Posts tagged "Batista"

Commonwealth v. Batista (Lawyers Weekly No. 10-085-13)

NOTICE:  All slip opinions and orders are subject to formal revision and are superseded by the advance sheets and bound volumes of the Official Reports.  If you find a typographical error or other formal error, please notify the Reporter of Decisions, Supreme Judicial Court, John Adams Courthouse, 1 Pemberton Square, Suite 2500, Boston, MA 02108-1750;  (617) 557-1030; SJCReporter@sjc.state.ma.us     SJC‑11247   COMMONWEALTH  vs.  ALEXIS BATISTA.     May 15, 2013.       Supreme Judicial Court, Superintendence of inferior courts.  Sex Offender.  Practice, Criminal, Complaint, Plea, Parole, Sentence.  Parole.       Alexis Batista pleaded guilty, in 2006, to rape of a child, in violation of G. L. c. 265, § 22A, and indecent assault and battery on an individual over the age of fourteen, in violation of G. L. c. 265, § 13H.  The Sex Offender Registry Board subsequently classified him as a level three sex offender.   Because he was homeless, he was required to appear in person at the local police department every thirty days to verify his registration information pursuant to G. L. c. 6, § 178F 1/2.  After Batista failed to do this, in January, 2011, the Commonwealth charged him, in a complaint, with failing to verify his registration information in violation of G. L. c. 6, § 178H.  The complaint also included statutory language from § 178H (a) (1), providing that a defendant convicted of failing to verify his registration information who had previously been convicted of any of several enumerated offenses “shall, in addition to the term of imprisonment authorized by this section, be punished by a term of community parole supervision for life [CPSL].”  The complaint did not specifically allege that Batista had been convicted of one of those enumerated offenses.     Batista tendered a plea of guilty for failing to verify his registration information.  At the plea hearing, Batista and the Commonwealth made different sentencing recommendations, and the judge informed Batista of his right to withdraw his guilty plea if the judge did not accept his sentencing recommendation.  Batista recommended that he be sentenced to thirty days committed, time deemed served, with no CPSL.  The Commonwealth recommended a sentence of six months committed and CPSL, claiming that CPSL was mandatory pursuant to G. L. c. 6, § 178H.  The judge accepted Batista’s recommendation and did not impose CPSL.   The Commonwealth thereafter filed, in the county court, a petition pursuant to G. L. c. 211, § 3, asking the court to compel the judge to sentence Batista to CPSL as mandated by G. L. c. 6, § 178H.  A single justice of this court allowed the petition, vacated the sentence, and remanded the case to the trial court for further proceedings.  Batista appeals.   The Commonwealth is correct that, where a defendant who fails to verify registration information has previously been convicted […]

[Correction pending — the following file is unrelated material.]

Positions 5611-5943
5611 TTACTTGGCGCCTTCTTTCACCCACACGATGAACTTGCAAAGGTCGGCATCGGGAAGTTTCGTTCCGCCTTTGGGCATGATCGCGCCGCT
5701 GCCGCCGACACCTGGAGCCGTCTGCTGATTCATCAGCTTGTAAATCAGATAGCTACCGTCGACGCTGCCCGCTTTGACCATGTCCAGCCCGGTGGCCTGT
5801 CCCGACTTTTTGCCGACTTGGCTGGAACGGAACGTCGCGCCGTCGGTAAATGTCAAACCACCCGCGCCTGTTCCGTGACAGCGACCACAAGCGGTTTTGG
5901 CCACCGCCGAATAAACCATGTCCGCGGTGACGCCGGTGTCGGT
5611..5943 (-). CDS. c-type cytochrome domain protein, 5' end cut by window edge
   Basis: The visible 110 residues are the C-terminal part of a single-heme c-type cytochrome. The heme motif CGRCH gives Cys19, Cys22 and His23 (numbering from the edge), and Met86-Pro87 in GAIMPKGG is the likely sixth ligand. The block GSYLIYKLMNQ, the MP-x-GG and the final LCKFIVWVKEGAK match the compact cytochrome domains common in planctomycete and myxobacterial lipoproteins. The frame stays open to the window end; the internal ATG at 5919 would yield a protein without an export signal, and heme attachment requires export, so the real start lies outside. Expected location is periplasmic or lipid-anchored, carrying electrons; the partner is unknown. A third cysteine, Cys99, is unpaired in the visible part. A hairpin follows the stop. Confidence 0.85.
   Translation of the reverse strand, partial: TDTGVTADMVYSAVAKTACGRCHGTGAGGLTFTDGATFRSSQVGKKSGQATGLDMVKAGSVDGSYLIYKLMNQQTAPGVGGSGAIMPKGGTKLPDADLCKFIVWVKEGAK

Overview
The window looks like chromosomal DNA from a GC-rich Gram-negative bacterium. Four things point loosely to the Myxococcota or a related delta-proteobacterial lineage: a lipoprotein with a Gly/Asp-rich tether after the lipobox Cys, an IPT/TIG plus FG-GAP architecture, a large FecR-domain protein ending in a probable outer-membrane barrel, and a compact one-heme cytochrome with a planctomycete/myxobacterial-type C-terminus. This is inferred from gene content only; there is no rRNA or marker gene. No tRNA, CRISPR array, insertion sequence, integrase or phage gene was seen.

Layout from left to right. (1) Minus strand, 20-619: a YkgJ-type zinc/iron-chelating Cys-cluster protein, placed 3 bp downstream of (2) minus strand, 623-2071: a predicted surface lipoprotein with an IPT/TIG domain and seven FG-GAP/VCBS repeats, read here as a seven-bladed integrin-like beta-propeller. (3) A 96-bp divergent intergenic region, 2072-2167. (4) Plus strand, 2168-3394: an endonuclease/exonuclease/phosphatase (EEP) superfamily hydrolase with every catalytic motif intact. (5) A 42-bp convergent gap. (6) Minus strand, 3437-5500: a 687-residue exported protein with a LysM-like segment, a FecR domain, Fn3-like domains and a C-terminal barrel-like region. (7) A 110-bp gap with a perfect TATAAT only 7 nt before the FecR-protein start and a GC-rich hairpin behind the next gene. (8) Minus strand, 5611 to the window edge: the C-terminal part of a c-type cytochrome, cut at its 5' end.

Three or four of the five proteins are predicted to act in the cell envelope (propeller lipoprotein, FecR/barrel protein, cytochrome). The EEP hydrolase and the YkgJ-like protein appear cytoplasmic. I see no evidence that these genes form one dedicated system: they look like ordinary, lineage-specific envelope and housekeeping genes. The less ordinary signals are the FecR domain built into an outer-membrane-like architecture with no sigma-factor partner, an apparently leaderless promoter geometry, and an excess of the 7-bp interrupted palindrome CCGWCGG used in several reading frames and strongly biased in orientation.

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Posted by Massachusetts Legal Resources - May 16, 2013 at 9:36 am

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